In Hollywood, sex and scandal corral in audiences by the thousands and for good reason- but where is the distinction between telling an honest story and romanticising an unworthy person? American cinema is no stranger to the twisted films surrounding murderers, rapists, and sadists. Look no further than the classic, American Psycho (2001), a film that performed outstandingly in box offices and has lingered as a classic.
In their latest attempt to win over audiences, COTA Films has created Extremely Wicked, Shockingly Evil and Vile (2019). In what appears to be a continuation of a celebration of violence and scandal in Hollywood, the film is based on the harrowing real story of serial killer Ted Bundy. Bundy, who is played by Hollywood heartthrob Zac Efron, is portrayed as a charismatic, sexy villain. The film appears to focus on building a man with a story beyond that of his criminal charges. But the film airs on the side of romanticizing the most notorious murderer of the twentieth century who was found responsible for the rape and murder of over thirty women. It’s one thing to portray a story but to distort real criminals into people they aren’t seems a tad classless.
Even more troubling is the recent news of Netflix picking up the film; the film will soon be available to wide audiences that have heralded Efron throughout his career and pose a problem in how younger generations perceive Bundy’s actions.
The initial release of the film’s trailer has sparked both uproar and appraisal on Twitter as audiences reacted to the initial preview at the 2019 Sundance Film Festival.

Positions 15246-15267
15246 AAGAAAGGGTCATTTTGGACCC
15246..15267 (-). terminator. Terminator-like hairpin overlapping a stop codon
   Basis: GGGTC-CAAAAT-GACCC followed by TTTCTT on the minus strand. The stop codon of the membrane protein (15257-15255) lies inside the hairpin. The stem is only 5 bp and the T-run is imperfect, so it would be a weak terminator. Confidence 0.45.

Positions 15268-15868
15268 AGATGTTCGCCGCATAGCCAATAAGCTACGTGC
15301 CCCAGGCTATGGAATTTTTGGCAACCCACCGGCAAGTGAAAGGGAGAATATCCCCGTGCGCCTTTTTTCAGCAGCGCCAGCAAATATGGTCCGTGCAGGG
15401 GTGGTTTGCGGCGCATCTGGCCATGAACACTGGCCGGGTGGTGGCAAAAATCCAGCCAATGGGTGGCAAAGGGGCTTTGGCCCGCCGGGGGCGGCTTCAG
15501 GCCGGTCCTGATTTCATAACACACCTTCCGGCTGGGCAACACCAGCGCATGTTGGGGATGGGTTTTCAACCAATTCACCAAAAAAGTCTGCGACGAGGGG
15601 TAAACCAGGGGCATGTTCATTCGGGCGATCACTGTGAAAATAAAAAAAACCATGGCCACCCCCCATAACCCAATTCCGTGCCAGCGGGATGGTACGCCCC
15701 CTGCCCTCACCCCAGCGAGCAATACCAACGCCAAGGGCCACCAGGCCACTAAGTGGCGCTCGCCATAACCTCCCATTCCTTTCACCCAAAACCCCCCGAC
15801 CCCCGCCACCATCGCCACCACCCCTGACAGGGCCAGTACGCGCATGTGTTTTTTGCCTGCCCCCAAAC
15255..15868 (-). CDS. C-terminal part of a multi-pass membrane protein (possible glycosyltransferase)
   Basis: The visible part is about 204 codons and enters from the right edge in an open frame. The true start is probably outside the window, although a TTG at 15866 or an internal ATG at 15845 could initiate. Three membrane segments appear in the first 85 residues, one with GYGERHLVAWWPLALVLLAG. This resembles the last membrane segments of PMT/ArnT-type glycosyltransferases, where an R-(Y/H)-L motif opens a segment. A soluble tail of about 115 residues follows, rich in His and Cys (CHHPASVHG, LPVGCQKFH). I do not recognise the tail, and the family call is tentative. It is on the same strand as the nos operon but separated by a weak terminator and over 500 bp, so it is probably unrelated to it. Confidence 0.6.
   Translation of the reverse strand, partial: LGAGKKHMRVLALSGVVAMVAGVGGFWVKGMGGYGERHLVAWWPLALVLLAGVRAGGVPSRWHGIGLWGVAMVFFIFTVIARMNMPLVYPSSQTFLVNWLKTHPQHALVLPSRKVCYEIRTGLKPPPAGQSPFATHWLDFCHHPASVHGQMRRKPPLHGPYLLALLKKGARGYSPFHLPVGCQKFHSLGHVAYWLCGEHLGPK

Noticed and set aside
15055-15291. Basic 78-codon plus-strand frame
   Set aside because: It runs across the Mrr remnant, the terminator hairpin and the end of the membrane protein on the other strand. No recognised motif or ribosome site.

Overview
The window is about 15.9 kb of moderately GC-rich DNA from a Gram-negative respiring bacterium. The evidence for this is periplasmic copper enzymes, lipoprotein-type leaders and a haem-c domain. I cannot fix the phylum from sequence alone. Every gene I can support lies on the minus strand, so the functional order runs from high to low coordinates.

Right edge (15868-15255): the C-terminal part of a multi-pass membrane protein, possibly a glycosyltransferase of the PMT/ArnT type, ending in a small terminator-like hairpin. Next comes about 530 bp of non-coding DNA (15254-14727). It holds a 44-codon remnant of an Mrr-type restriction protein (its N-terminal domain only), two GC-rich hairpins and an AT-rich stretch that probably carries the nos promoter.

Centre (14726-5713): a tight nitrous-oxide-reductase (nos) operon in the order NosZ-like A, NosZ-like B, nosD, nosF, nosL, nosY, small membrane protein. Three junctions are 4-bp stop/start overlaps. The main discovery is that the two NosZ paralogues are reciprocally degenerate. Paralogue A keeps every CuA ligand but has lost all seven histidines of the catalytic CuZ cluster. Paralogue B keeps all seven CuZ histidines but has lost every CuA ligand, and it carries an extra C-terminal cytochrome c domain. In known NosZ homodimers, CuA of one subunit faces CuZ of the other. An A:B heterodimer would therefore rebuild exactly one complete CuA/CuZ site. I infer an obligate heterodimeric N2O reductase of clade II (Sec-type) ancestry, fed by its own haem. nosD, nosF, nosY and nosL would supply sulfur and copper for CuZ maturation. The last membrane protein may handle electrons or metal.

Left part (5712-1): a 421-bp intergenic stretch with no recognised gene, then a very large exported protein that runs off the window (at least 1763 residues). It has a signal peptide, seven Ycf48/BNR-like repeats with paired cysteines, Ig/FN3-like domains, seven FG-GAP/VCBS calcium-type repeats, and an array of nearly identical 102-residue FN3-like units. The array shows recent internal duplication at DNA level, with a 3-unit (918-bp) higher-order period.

While some nod to the film’s acknowledgement of Bundy’s strategic use of charisma to appeal to females, others claim the film is sexualizing Bundy for young female audiences to consume.
Efron himself has come forward to ensure that the film isn’t a “celebration” or “glorification of him” but rather a “psychological study of who [Bundy] was.”
But the fact remains, Ted Bundy was a serial killer. Yes, he was a human being, but so were every single one of his victims. Giving depth to his story as a misunderstood outsider only excuses the behavior that Bundy exhibited towards women. Ted Bundy may have been a person with depth, but it does not change the heinous crimes he committed.
Films serve to tell a story, but is revisiting the story of America’s most dangerous serial killer a worthy cause or just another mistake in our consumption of real crime?
Only time will tell. Unless Hollywood decides to tell the story for us, of course.